Question regarding Virtual

Hello, I am currently learning about how virtual is implemented in the Itanium ABI. Here is the layout of a class Bat that derives from the classes Bird and Mammal (in that order):

https://alschwalm.com/blog/static/content/images/2017/01/Bat-Layout--1-.png

As you can see, the vptr and data for the Mammal is somewhere in the middle of the Bat object. My question is, in cases of multiple inheritance, how is it determined which subobject of the class Bat (Bird or Mammal) will appear at the beginning of the object and which will appear in the middle? Is it determined by the order it is listed when inheriting from them?


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> in cases of multiple inheritance, how is it determined which subobject of the class
> will appear at the beginning of the object and which will appear in the middle?

When multiple inheritance is involved, the class is not of a StandardLayoutType;
the standard has nothing to say about its lay out.


> Is it determined by the order it is listed when inheriting from them?

In most implementations, other things being equal, yes.

Quite often, other things may not be equal. For example:

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#include <iostream>

// caveat: this macro is not portable
#define OFFSET_OF_BASE( derived, base ) \
( (std::ptrdiff_t)(const base*)(const derived*)1'000'000 - 1'000'000 )

namespace one
{
    struct A { char c[121]; };
    struct B { int i ; };
    struct C : A, B {} ;
}

namespace two
{
    struct A { char c[121]; };
    struct B { int i ; virtual ~B() = default ; }; // B has a virtual function
    struct C : A, B {} ;
}

int main()
{
    {
        using namespace one ; // sub-object of type A is at an offset of zero
        std::cout << OFFSET_OF_BASE(C,A) << ' ' << OFFSET_OF_BASE(C,B) << '\n' ; // 0, 124
    }

    {
        using namespace two ; // sub-object of type B is at an offset of zero
        std::cout << OFFSET_OF_BASE(C,A) << ' ' << OFFSET_OF_BASE(C,B) << '\n' ; // 12, 0
    }
}

http://coliru.stacked-crooked.com/a/5e6289b39a308f89
https://rextester.com/LTSE25693
I'm not exactly following how your OFFSET_OF_BASE macro works exactly
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#include <iostream>

// caveat: this macro is not portable
#define OFFSET_OF_BASE( derived, base ) \
( (std::ptrdiff_t)(const base*)(const derived*)1'000'000 - 1'000'000 )

struct A { char c[121]; };
struct B { int i ; };
struct C : A, B {} ;

int main()
{
        const C c{} ; // consider an object of type C

        const C* pc = std::addressof(c) ; // take its address
        const B* pb = static_cast<const B*>(pc) ; // get the address of the base class sub-obect
        // note that the cast is superfluous here; it is there to mimic the cast in the macro

        // get the numeric value of these two pointers
        std::intptr_t pc_value = reinterpret_cast<std::intptr_t>(pc) ;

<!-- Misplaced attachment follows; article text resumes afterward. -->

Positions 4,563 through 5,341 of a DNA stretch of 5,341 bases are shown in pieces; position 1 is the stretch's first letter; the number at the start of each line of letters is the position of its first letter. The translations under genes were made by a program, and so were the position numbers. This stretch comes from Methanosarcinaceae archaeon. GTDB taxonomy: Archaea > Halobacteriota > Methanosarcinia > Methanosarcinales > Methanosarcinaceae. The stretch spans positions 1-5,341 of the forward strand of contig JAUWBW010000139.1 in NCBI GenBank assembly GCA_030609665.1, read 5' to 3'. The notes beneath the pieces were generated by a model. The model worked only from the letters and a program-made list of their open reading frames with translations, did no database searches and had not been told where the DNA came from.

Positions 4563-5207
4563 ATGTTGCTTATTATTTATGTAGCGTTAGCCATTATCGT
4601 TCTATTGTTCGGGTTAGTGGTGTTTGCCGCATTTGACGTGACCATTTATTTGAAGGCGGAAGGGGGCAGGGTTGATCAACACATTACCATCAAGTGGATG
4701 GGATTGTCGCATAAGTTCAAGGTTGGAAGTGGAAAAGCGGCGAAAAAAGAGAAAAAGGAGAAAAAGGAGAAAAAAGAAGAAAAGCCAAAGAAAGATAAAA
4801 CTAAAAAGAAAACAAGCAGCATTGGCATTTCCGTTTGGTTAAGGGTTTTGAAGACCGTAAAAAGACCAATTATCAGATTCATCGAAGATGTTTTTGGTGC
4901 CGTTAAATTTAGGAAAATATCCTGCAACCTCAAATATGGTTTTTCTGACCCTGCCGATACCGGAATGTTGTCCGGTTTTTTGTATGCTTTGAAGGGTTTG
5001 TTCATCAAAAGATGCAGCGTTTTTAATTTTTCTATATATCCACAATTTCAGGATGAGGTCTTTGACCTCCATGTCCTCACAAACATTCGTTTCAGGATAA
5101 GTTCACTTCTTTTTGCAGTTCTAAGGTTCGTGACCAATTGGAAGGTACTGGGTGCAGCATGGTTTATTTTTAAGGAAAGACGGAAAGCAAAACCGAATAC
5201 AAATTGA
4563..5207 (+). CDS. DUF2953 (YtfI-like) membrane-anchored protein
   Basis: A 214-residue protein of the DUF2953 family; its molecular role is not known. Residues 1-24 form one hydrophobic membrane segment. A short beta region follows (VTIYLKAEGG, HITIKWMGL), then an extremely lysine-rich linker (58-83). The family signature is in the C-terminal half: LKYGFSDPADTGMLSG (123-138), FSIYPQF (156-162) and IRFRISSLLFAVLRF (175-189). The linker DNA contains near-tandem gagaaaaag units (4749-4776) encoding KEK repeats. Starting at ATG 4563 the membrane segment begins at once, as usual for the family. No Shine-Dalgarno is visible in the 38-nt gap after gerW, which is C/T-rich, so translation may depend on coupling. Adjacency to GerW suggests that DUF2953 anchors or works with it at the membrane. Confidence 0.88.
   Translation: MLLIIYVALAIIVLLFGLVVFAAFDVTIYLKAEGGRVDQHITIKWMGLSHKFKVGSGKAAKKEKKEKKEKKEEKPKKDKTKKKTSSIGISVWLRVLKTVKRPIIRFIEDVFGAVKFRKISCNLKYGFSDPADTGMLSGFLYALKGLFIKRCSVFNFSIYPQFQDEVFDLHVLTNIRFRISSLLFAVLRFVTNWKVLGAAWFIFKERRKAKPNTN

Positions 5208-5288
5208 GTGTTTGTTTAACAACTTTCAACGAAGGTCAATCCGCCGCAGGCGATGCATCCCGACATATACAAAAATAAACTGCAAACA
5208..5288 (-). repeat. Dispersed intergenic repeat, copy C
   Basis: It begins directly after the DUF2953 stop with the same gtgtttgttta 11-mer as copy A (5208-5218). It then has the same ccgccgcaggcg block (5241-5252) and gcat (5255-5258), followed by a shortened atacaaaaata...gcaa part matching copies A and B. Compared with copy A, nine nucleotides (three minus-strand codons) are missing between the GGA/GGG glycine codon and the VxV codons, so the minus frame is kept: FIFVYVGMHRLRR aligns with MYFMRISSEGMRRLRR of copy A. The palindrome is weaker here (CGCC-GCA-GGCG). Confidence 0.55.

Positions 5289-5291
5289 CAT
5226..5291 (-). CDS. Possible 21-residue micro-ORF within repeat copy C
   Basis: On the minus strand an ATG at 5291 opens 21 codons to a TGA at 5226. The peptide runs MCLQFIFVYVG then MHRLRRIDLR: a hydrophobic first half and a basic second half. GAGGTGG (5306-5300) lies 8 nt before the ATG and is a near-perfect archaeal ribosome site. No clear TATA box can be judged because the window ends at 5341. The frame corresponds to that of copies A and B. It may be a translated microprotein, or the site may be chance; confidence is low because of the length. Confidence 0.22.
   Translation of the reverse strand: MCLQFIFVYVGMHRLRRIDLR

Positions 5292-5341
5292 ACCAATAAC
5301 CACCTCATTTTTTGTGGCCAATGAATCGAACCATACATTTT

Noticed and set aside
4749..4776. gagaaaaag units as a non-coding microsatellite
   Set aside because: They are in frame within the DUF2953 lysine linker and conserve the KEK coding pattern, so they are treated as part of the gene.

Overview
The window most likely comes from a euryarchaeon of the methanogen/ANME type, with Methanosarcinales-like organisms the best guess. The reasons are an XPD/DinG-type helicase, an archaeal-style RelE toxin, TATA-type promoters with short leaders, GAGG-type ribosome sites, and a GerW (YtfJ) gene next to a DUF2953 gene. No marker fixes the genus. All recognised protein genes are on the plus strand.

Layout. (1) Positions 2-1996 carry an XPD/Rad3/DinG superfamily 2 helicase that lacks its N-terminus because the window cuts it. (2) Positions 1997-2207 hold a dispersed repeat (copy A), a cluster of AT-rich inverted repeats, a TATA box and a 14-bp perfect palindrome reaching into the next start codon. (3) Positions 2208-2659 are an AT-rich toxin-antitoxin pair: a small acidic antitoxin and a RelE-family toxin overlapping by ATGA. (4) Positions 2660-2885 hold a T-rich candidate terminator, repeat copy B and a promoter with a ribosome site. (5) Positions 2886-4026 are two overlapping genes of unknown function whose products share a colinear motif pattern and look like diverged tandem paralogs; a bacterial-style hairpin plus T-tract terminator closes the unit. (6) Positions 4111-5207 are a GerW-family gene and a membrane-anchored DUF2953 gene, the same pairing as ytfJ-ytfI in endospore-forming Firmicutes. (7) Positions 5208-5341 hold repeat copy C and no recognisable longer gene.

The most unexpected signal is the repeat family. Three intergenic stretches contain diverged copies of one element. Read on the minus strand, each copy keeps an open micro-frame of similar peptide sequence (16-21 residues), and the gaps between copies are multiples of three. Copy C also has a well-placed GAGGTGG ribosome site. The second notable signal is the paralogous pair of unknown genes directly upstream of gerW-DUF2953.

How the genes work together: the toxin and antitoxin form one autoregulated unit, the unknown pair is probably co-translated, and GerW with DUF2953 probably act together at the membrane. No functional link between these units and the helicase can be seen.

std::intptr_t pb_value = reinterpret_cast<std::intptr_t>(pb) ;

        // subtract one numeric value from the other to get the offset in bytes
        std::cout << "offset of sub-oject B == " << pb_value - pc_value << '\n'

                  // same as above, using old-style casts
                  << "offset of sub-oject B == "
                  << (std::intptr_t)(const B*)(const C*)pc_value - pc_value << '\n'

                  // the macro works with the supposition of a fictitious object of type derived
                  // which is at an address which has a numeric value of 1'000'000,
                  // and for brevity, uses old-style casts
                  << "  OFFSET_OF_BASE(C,B) == " << OFFSET_OF_BASE(C,B) << '\n' ;
}

http://coliru.stacked-crooked.com/a/966403d0dce4136d
I'm coming back to this thread because I had a question regarding your first post. In your first usage of OFFSET_OF_BASE (using namespace one), the sub-object is B and is located at an offset of 124 (which is expected, 120 bytes for the char array and 4 bytes for the int = 124), but the subobject for namespace two is A, located 12 bytes after B (at the beginning of the object).
If I am correct (and please correct me if I'm wrong), all the B object holds is a single integer (usually 4 bytes) and a vptr (8 bytes), thus it equals 12. Does that sound right? In cases of a polymorphic base class and a non-polymorphic class in multiple inheritance, will the polymorphic one always appear first in the derived object, despite the order?
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> all the B object holds is a single integer (usually 4 bytes) and a vptr (8 bytes),
> thus it equals 12. Does that sound right?

Yes. It would have been larger if the pointer had a more stringent alignment requirement.
http://coliru.stacked-crooked.com/a/4f69e5df2fd300c6


> In cases of a polymorphic base class and a non-polymorphic class in multiple inheritance,
> will the polymorphic one always appear first in the derived object, despite the order?

Nothing is guaranteed by the standard.
However most implementations would favour placing the object of the polymorphic base class at an offset of zero, since it would be a more efficient layout.
Thank you.
So in the example code you gave, the object is 16 bytes, with 4 bytes being extra padding because of the alignment, right?
Right.
How come when I do this without explicitly setting the alignment to 8 bytes, it still returns 16?

https://rextester.com/YFZEK72748
On this implementation, the default alignment of const void* has the same value (8)
https://rextester.com/RRBJEF52416
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